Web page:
February 25, 2020
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Bangor girls edge previously unbeaten Hampden Academy

Troy R. Bennett | BDN
Troy R. Bennett | BDN
Abby Fleming of Bangor (left) defends Deering's Mandy Mastropasqua during a Class AA North semifinal in February 2019. Bangor beat previously undefeated Hampden Academy on Tuesday night. Troy R. Bennett | BDN

Bangor High School’s Libby Fleming was seeking atonement when she stepped to the free throw line with 9.3 seconds remaining and her team leading by one in Tuesday night’s game against rival Hampden Academy.

“I had missed two free throws late in our last game against Cheverus and I had to redeem myself for those,” Fleming said.

The junior forward sank both ends of a one-and-one to help Class AA Bangor earn a pointworthy 32-29 victory over the previously undefeated and reigning Class A North champion Broncos at Red Barry Gym in Bangor.

“I was a little nervous but I told myself to calm down,” said Fleming, who finished with a team-high 11 points to go with five rebounds and two assists for the 5-3 Rams.

The Broncos (8-1) missed a potential game-tying 3-pointer at the buzzer.

Points were tough to come by in this defensive struggle featuring Bangor’s 1-2-2 zone against Hampden Academy’s player-to-player.

Neither team allowed the other many open looks and both had trouble converting when they did get them.

Bangor shot 39.3 percent from the floor (11-for-28) and was plagued by turnovers.

Hampden Academy shot 27.3 percent (9-for-33).

Freshman Abbie Quinn complemented Fleming with 11 points, five rebounds and two assists. Freshman point guard Emmie Streams added five points, four rebounds, two assists and two steals and junior Maggie Cowperthwaite finished with four points, two rebounds and two assists.

Sophomore Emma Haskell poured in a game-high 15 points off the bench for Hampden Academy. Junior Megan Deans chipped in with five points and four rebounds. Freshman Bella McLaughlin had three points and three rebounds and sophomore Camryn Neal contributed three points and two assists.

Streams, who played the entire game, gave Bangor the lead for good when she converted one of two free throws with 29.3 seconds left.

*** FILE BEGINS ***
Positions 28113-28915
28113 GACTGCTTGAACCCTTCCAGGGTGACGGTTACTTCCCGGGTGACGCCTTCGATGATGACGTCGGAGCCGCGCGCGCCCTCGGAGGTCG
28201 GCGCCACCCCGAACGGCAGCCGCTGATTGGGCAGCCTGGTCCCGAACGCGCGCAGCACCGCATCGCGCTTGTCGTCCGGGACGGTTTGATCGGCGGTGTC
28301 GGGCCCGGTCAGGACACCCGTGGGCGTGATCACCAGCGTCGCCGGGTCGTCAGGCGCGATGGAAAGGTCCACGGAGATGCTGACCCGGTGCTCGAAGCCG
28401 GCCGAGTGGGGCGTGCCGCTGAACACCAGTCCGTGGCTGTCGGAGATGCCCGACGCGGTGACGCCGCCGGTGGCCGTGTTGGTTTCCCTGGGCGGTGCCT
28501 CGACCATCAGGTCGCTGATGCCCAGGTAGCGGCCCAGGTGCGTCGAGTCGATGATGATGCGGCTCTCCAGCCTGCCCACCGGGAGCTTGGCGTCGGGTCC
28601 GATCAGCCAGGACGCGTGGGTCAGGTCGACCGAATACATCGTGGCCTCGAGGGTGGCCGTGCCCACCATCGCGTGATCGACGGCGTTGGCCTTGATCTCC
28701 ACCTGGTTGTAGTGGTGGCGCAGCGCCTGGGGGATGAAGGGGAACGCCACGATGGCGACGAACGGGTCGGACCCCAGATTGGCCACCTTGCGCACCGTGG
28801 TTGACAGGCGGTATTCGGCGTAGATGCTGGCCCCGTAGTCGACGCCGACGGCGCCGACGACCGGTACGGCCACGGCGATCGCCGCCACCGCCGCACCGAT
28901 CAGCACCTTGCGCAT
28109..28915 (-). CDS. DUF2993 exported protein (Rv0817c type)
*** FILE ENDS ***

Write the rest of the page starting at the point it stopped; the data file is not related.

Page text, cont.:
“I knew I had to make them count. We needed them and I made one of two,” said Streams, who admitted being nervous.

Fleming broke a 27-27 tie with 3:03 left by nailing a pair of foul shots, but Haskell tied it up with an eight-foot baseline jump shot with 41.7 seconds left.

The largest lead for either team in the seesaw battle was a 17-12 advantage for the Broncos with 1:12 left in the first half.

Fleming then hit an important conventional 3-point play off a driving right-to-left layup to close out the half and pull Bangor within two.

Bangor’s largest lead was three points, in the third and fourth quarters and at the end.

An 8-2 run in the third quarter, featuring baskets from Streams, Rowan Andrews, Cowperthwaite and Fleming, gave Bangor a 23-20 lead before a Haskell 3-pointer tied it to finish out the quarter.

Fleming scored underneath and Quinn sank a free throw to open the fourth quarter and re-establish a three-point Ram cushion before the Broncos used free throws by Deans and McLaughlin to cut it to one with 4:29 to go.

The teams were never separated by more than two points the rest of the way until Fleming’s clinching free throws.

Libby Fleming said she didn’t anticipate such a low scoring game.

“It was an ugly win but a win is a win,” Fleming said.

“It was a great battle,” said Bangor first-year coach Jay Kemble. “Both teams played hard defensively … limited shots. Every time you play a rival like that, the intensity of the defense is a little bit stronger.”

“They have so many athletes that are able to cut and flash,” Kemble added. “We needed to be able to get some help-side pressure on those cutters and those lobs while being able to get out on the kids who are able to shoot [outside].”

Hampden Academy coach Nick Winchester credited Bangor with executing the things it wanted to do.

“They stuck with that 1-2-2 zone and kept us from being able to get the ball into the paint or on the baseline. They forced us to be perimeter-oriented and we played into it as opposed to playing through it. We allowed them to dictate the pace,” Winchester said.


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